Yapou: Governments in Exile, 1939-1945

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How important was the contribution of the governments in exile to the Allied war effort in the Second World War? This can perhaps best be answered by a counter-question. What would have been the image of the Grand Alliance if the war had been purely a struggle for domination between two hostile camps of great powers, each open to accusations of imperialism and of ignoring the rights of small nations?

The contribution of the exiled governments to winning the war, judged in material terms, was modest in comparison with the gigantic effort of the larger allies. However, their continued existence as independent and recognized governments in exile on foreign soil, custodians of the hope for freedom of their peoples, the establishment and expansion of their resistance movements behind the enemy’s lines, and their integration into the Grand Alliance rendered them full partners in the prosecution of the war and in the approach to the peace that was to follow.

In the fateful summer of 1941 the eight governments in exile, together with De Gaulle’s Free French Movement, joined as equals in laying down the ideological foundations of the Grand Alliance. In a series of conferences held in London at Saint James’s Palace they approved the Atlantic Charter drafted at sea off Newfoundland by Franklin Roosevelt and Winston Churchill on August 14, 1941, which clearly defined the war aims of the Allies and the principles that were to guide them in the post-war era, later being incorporated into the Charter of the United Nations.

Two unknowns – delicate questions that no-one could answer at the time – marked the period that preceded D-Day and the Soviet advance westwards after the Red Army’s victory at Stalingrad: what would be the limits of the Soviet advance into central Europe, and what degree of American solidarity and cooperation could be expected outside U.S. borders. Answers to these questions, which were crucial for the future, ultimately had to be worked out at the European Advisory Commission in London and in the conferences that brought about the birth of the U.N. The governments in exile insisted on being consulted on issues vital to them.

Great Britain had to its credit the gathering of the exiled governments on its soil before the Soviet Union and the United States entered the war. The significance of their presence in Britain was fully grasped by the British government. As early as February 19, 1941, Eden, in a circular to all government departments, stated: “It is of the highest importance from the point of view of His Majesty’s Government that the status of these governments be fully recognized and protected, and that their representatives should be treated not merely as representatives of foreign governments, but as Allies.” The letter continued: “The position of a government on foreign soil is a delicate one, and it is important for the successful prosecution of the war that the authority of the Allied governments should be upheld as far as possible, not only in the eyes of their own people, but also in neutral countries where they continue to maintain diplomatic representation.”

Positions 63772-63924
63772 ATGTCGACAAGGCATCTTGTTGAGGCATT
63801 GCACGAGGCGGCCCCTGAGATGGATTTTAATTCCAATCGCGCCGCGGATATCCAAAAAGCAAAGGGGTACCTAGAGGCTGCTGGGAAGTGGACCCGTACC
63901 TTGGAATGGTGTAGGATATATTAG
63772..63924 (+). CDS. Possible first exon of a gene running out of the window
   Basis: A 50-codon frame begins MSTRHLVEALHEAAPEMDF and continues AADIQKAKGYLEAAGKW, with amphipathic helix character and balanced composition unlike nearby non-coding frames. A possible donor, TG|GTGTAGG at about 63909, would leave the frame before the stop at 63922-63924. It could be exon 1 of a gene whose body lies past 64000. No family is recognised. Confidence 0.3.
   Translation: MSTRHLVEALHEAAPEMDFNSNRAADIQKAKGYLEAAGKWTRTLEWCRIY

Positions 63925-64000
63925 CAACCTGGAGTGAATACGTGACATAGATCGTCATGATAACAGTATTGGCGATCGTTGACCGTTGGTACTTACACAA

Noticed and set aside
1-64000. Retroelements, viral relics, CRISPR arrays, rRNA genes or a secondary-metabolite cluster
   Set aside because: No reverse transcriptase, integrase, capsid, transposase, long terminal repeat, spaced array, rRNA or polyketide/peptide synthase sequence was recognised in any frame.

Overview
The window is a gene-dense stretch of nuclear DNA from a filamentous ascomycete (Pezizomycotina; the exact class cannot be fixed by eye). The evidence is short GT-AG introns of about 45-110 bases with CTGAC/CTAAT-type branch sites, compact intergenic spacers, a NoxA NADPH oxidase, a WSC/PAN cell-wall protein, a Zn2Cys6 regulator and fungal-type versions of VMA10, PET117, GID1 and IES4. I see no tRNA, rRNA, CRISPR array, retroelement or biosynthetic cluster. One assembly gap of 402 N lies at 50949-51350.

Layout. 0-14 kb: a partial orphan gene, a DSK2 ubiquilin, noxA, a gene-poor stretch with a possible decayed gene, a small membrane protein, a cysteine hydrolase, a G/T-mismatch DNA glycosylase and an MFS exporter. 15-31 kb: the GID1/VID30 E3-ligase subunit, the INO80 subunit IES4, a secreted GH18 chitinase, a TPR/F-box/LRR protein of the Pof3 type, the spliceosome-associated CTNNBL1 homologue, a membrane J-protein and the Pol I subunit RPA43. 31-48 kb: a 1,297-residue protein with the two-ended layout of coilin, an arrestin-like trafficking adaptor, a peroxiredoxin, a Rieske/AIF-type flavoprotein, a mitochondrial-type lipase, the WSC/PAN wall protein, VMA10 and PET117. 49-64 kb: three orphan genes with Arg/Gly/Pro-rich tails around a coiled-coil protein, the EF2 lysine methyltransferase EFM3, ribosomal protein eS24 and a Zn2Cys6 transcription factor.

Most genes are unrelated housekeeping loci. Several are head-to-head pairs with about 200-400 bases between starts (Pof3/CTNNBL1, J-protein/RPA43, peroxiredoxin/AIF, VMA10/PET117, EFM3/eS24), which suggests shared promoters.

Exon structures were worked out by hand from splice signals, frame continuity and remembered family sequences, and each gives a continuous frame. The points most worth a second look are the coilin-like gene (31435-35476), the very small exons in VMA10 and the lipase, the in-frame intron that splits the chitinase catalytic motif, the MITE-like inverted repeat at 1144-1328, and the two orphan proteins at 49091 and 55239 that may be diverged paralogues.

What Britain expected from the governments in exile, and in fact from the peoples they represented, was expressed by Gladwyn Jebb, later Lord Gladwyn. In his Four-Power Plan submitted to the Cabinet on October 28, 1942, he called for a “joint purpose” with them, both in “undermining the enemy’s morale and in encouraging that of the various subject populations on whose physical assistance we shall in the course of future operations increasingly depend.” In one way or another the peoples of the occupied countries, guided by their leaders in London, fulfilled these expectations.

After the cessation of hostilities a new Europe came into being. Five of the governments exiled in Britain – those of Norway, Holland, Belgium, Luxembourg and Greece – returned home as their countries regained independence. Those of Poland and Yugoslavia could not go back to their countries, where Soviet-inspired regimes had been installed. The exiled government of Czechoslovakia returned to Prague but was replaced by a Communist government in 1948.

The prolonged presence of the governments and their forces in Britain during the war also left its mark on the character of the host country. It contributed to the breakdown of traditional British insularity and led to the evolution of British policy in the direction of European integration.

Yapou: Governments in Exile, 1939-1945

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Preface & Introduction

Chapter 1: CZECHOSLOVAKIA – From Putney to Prague

Chapter 2: POLAND – The Polish Eagle

Chapter 3: NORWAY – Neutral into Ally

Chapter 4: BELGIUM – Disintegration and Resurrection

Chapter 5: LUXEMBOURG – The Smallest Ally

Chapter 6: THE NETHERLANDS – Under the Banner of the Queen of Orange

Chapter 7: GREECE – From National Unity to Civil War
Chapter 8: YUGOSLAVIA – Between Četniks and Partisans



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